“My own illness made me way more aware of and sympathetic to others with chronic illnesses and disabilities,” she tells Refinery29. “I loved the idea of really owning one's disability, of not trying to hide it. I saw a need for that mindset in the fashion world.” For example, most medical accessories are beige, which fits the prevailing ideology that medical devices should be strictly functional and concealable. “It's depersonalizing, and adds to the idea that disability is something to be ashamed of. I want to see this idea turned on its head.”
Image description: A quote that reads, "I loved the idea of really owning one's disability, of not trying to hide it."
The Chicago-based creative also sees queer crip as an intersection of the fat acceptance movement. Taking in a rigid, harmful image of beauty while growing up — Alamo had an eating disorder — she says that bigger-bodied people were told to hide their bodies rather than celebrate them and that it’s only recently that these notions have been dismantled. “[Queer crip] fashion emphasizes an individual person's differences rather than tries to conceal them,” says Alamo. According to her, it is fashion that enables the wearer to celebrate what society so often encourages them to apologize for.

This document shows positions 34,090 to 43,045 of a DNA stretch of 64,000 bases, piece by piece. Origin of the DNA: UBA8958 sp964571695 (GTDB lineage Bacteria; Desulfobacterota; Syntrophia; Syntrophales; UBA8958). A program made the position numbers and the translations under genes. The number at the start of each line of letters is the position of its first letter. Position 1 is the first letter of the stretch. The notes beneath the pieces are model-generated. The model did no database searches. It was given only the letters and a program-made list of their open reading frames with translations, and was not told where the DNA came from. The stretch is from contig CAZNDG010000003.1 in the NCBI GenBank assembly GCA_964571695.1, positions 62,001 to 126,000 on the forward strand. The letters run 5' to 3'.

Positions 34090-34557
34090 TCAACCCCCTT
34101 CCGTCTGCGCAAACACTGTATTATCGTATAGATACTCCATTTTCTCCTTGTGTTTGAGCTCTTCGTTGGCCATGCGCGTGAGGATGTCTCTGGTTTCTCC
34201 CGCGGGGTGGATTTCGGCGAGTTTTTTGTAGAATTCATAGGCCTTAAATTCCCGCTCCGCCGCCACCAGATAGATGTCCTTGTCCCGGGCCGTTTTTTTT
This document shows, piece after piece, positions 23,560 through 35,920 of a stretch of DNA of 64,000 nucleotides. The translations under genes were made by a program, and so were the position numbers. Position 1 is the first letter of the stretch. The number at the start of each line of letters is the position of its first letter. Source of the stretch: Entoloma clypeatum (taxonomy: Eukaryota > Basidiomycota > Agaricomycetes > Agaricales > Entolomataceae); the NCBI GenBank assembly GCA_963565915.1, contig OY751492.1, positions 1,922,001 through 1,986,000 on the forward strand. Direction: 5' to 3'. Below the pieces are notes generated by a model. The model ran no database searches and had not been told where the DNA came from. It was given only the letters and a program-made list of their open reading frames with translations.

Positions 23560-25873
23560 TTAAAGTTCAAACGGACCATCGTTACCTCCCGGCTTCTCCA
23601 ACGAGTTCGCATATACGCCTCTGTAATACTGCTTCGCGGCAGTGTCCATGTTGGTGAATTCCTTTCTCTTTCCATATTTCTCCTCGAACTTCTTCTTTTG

Photo: Courtesy of Origami Customs
Image description: A model is standing against a white wall wearing gender-nonconforming lingerie, including a black, criss-cross camisole and black shorts. The model has tattoos on their arms, legs, and torso.
Queer crip fashion isn’t meant to help the wearer blend in. Rather, it offers an alternative: it encourages the wearer to stand out, proudly. This includes modified design elements which are accentuated through bold styles, says Rae Hill, the Montreal-based designer of Origami Customs. The customized and handmade line of swimwear, lingerie, and more is meant for folks of any size, shape, age, ability, and gender expression with each item individually patterned for a perfect fit. “I used to only see accessible fashion which was made to blend in,” Hill explains. “Any fasteners were always hidden, and the styles were subdued and boring.”
Photo: Courtesy of Origami Customs